Expunged records, according to Idaho law, cannot be accessed for civil or general law enforcement purposes. Expungement is the legal removal of previous records in order for those who qualify to obtain employment, credit, professional licensing, and financial aid. A person can seek a court order to have DNA records destroyed. The Idaho state police destroy all DNA samples relating to the convicted person, unless it is determined that the person is required to submit a DNA sample or fingerprint for the purpose of another conviction. Even if the state expunges a DNA record, the Bureau of Forensic Services is not obligated to destroy any physical evidence obtained by the DNA sample if it relates to another person.
Records Eligible for Expungement
Fingerprints, DNA records, juvenile photos, sexual offenders’ registration in a central registry, and criminal history records can all be expunged. However, only certain people are eligible to apply for the legal erasure of records and information. Juveniles who have been arrested and photographed and fingerprinted may apply for expungement. Anyone who has been arrested or served with a criminal summons but has not been indicted or charged within one year of the arrest and has been acquitted may petition for erasure. A person who was granted exemption from sexual offender registration under Idaho Law 18-8310 may petition the court. Anyone whose DNA profile was included in the state database and databank and whose conviction was later overturned may seek expungement. Finally, with the exception of the conditions and offenses listed in Idaho Law 20-525A, juvenile offenders may apply.
To expunge a record, those who meet the specific requirements must file the appropriate paperwork, which must include all of the information to be expunged. This filing will be made to the court where the case was handled. The prosecutor and all other law enforcement agencies must be informed of the impending expungement. Because expungement is a privilege, not a right, the court has the authority to deny a petition if it was filed incorrectly or granting the expungement is not in the best interests of the court.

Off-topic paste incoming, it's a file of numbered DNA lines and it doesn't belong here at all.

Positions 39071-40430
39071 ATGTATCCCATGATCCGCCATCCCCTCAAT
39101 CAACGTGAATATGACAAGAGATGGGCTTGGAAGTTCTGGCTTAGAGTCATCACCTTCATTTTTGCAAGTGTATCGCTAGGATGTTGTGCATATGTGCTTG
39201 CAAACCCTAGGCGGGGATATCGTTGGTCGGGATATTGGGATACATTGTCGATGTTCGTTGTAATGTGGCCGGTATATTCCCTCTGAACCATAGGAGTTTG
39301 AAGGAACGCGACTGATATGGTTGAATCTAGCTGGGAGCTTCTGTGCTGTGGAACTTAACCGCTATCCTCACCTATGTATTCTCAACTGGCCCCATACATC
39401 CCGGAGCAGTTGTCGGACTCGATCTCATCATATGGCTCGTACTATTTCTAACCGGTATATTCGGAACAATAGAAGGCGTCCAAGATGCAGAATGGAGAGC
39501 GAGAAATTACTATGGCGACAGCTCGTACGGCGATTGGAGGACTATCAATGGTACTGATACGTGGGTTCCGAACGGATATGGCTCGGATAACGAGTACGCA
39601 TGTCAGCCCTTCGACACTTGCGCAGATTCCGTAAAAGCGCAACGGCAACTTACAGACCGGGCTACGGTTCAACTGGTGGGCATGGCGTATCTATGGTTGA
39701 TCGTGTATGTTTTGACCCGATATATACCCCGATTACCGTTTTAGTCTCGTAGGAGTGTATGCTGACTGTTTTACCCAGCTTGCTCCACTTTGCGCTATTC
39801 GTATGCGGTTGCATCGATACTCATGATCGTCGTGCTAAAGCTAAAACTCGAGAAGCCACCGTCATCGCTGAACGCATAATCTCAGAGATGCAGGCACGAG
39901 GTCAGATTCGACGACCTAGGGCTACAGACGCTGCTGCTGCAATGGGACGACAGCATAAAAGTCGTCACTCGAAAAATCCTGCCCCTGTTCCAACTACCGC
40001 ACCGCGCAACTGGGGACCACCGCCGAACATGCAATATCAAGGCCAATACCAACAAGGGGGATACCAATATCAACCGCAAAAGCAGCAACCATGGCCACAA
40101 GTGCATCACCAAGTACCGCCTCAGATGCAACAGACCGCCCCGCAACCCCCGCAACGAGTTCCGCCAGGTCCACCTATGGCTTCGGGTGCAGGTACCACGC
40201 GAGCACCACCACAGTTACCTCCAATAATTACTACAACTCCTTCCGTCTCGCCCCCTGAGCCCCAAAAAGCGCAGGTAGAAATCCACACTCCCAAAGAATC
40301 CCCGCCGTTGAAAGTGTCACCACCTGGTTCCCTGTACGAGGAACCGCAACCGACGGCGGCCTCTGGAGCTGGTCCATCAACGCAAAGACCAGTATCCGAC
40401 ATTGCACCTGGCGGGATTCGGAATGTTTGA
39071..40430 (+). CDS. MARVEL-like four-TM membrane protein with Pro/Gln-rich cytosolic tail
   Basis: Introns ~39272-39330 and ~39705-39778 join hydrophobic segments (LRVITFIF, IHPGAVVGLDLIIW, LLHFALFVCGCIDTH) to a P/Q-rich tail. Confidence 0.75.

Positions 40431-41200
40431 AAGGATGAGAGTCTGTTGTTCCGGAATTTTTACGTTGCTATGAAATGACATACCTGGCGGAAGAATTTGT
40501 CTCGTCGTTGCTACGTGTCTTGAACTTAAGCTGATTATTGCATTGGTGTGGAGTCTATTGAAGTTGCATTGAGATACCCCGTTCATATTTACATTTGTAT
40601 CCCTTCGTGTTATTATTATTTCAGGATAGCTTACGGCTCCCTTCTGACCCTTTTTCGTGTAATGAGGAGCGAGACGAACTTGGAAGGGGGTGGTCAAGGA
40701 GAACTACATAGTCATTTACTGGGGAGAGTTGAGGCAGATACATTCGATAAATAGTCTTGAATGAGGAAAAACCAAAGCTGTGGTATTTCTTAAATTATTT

Records that are ineligible
Just as there are cases where records are eligible for expungement, there are cases where they are not. Cases of poisoning with the intent to kill, forcible sexual penetration, assault with the intent to murder, arson, sexual exploitation of a child, murder in any degree, assault with the intent to commit a serious felony, ritualized child abuse, kidnapping, injury to a child under felony convictions, armed robbery, infamous crime against nature by force or violence, voluntary manslaughter, the use of a bomb, aggravated battery, or any violation of The Idaho Law states that a violation of this section cannot be expunged if it occurs within 1,000 feet of or on the public or private property of a school, stadium, park, grounds, or building. The case is also ineligible for expungement if it involves drug trafficking or drug manufacturing.